Canadian manufacturing continued to slide in December, though not in Ontario

RBC-PMI-ISM-manufacturing-sector-Canada-EDIWeekly

Manufacturing continues to take a hit on both sides of the Canada/US border, in part because of the slowing Chinese economy. The Royal Bank of Canada’s manufacturing purchasing managers’ index (PMI) fell to 47.5 in December, its lowest reading since 2010. A value of 50 is considered neutral. The senior vice president and chief economist at RBC, Craig Wright, said that the worst deterioration was seen in Alberta and British Columbia, while Ontario posted a “sustained rise” in output production. Measures of output, new orders, and employment were down, the result of weaker domestic demand and ongoing uncertainty in the energy sector. Wright added the usual rider that he expected the Canadian manufacturing sector to improve as the US economy strengthens.

However, manufacturers in the US have also seen business shrink. The Institute of Supply Management (ISM) index of factory activity, the US equivalent of the Canadian PMI, fell to 48.6 in November, its lowest level since 2009. As with the Canadian index, a reading of 50 is neutral.

Further complicating the manufacturing picture is the continuing slump in China, which, combined with the strong US dollar, has depressed US exports. Factory activity in China has contracted for ten straight months now, a fact that points to a global slowing of economic growth. Stock markets fell across the world on the news of China’s slide. The DOW Jones industrial average fell more than 400 points, while Chinese stocks lost 7 per cent of their value before trading was halted.

Exporters of commodities to China, including oil, copper and other metals, have been seriously affected by the slowdown there. Those countries, including Australia, Malaysia and Chile, have less money to spend on US goods, further reducing the US ability to export. Meanwhile US exports to China fell 4 per cent in the first ten months of 2015, compared to the same period a year ago. The “global spillovers” from China’s reduced rate of growth, which reached its slowest pace in six years in the third quarter of 2015, have been larger than was expected, according to the International Monetary Fund.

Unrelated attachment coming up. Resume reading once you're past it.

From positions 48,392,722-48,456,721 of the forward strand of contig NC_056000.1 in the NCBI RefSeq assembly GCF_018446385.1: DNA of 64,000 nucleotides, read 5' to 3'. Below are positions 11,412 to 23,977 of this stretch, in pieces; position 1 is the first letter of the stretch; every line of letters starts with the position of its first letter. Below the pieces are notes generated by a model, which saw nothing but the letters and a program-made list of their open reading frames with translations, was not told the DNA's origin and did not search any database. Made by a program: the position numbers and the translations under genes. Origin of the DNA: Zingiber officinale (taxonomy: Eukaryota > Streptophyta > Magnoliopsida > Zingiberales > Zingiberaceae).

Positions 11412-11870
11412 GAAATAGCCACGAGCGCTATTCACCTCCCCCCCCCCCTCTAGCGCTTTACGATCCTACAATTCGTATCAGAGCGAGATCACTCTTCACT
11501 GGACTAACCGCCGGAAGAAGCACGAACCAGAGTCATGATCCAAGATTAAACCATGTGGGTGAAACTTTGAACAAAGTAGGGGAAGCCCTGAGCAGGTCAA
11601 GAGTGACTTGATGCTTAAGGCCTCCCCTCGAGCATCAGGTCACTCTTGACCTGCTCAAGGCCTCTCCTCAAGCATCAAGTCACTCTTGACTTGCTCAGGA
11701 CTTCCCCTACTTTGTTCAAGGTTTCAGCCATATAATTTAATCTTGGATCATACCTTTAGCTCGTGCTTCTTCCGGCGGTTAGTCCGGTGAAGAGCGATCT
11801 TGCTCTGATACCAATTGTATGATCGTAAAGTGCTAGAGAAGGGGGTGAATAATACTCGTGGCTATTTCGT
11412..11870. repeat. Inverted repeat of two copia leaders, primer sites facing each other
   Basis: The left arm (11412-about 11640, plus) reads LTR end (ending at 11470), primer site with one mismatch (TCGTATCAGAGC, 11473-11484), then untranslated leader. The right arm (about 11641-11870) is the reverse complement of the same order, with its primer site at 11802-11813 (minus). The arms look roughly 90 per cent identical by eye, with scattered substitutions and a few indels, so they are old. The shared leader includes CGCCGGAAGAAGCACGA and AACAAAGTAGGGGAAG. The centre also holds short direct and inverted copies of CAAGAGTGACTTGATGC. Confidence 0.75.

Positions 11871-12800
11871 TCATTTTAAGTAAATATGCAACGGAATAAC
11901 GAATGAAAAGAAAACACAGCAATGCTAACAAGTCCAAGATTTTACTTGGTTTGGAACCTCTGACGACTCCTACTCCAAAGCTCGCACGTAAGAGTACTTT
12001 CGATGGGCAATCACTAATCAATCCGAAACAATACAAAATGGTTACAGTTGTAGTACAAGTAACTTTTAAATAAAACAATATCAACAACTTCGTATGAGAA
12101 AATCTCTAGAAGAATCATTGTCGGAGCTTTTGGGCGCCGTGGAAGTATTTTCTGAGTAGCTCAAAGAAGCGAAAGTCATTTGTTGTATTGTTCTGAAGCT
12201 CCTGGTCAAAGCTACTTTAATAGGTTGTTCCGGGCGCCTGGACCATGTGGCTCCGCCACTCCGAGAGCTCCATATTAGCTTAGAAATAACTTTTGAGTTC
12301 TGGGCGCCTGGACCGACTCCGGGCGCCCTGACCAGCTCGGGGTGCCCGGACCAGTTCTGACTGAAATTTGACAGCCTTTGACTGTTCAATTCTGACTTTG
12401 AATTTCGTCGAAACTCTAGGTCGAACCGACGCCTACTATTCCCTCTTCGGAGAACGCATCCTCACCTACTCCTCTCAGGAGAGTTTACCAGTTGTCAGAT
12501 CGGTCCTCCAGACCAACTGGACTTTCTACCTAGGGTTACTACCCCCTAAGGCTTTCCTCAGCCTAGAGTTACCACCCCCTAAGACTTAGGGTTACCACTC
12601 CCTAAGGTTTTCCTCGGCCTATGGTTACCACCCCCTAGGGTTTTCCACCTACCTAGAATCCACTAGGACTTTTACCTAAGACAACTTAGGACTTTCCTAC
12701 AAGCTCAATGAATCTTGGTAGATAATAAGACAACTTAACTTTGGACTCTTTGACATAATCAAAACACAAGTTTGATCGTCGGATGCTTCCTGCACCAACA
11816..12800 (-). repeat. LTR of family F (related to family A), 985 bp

Did you miss this?

Other Popular Stories

  • Federal government urged to speak up for nuclear at Paris climate talks
  • Bombardier flies new CSeries jet for first time
  • Keystone: will it all come down to emissions?
  • British cheer awarding of train contract to Bombardier
  • CAE announces flight simulator contracts worth $130 million
  • Q1 Canadian corporate profits up, led by oil and gas
  • Expansion of wine and beer sales in Ontario grocery stores condemned by OPSEU
  • Space X Falcon Heavy launch live! 'Great rocket launch or the best fireworks display,' says Elon Musk. Watch the launch at 3pm today live on EDI Weekly
  • Canada's exports soared in June while imports fell
  • Detect lung cancer with a nanotech breathalizer? It works, four out of five times, could revolutionize cancer screening
  • CSeries engine problem just an oil seal leak: Pratt & Whitney
  • CSeries on track for 300 orders: Bombardier
  • Federal government must help Ontario close widening "skills gap" through immigration reforms
  • Montreal firm to build flight simulators for US Navy
  • Strong manufacturing helped grow economy in January
  • Local Ford union rebellion over GM contract threatens pattern bargaining
  • A supersonic jet with no front window? NASA's X-59 uses a 4K monitor instead.
  • Little certainty about toxicity of BPA in food cans despite new report
  • Three Out of Four Energy Companies Hit by Cyber-Attacks in the Last Year
  • Oil Industry News: Oil Companies Shedding Assets
Scroll to Top